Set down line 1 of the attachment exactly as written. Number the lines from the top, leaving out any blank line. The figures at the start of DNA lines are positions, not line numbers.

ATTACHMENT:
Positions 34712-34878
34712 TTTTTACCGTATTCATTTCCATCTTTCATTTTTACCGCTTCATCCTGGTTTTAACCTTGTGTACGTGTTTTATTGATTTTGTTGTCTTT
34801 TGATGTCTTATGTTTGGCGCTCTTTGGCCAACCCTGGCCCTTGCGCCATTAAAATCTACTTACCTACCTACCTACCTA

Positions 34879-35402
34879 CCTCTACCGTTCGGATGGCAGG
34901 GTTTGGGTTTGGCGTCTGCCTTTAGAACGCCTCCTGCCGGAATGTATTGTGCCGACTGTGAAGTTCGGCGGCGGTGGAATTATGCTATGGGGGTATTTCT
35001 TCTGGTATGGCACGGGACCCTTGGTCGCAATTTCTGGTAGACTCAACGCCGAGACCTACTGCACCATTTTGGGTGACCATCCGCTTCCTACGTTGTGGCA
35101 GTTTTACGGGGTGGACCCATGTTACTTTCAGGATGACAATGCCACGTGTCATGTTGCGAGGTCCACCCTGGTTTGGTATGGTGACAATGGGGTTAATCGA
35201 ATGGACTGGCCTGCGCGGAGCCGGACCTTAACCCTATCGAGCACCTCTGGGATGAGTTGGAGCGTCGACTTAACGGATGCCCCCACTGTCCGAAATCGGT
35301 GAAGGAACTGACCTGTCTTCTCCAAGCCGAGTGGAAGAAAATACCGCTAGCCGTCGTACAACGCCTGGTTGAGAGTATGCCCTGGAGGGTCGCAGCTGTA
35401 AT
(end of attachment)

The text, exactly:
Positions 34712-34878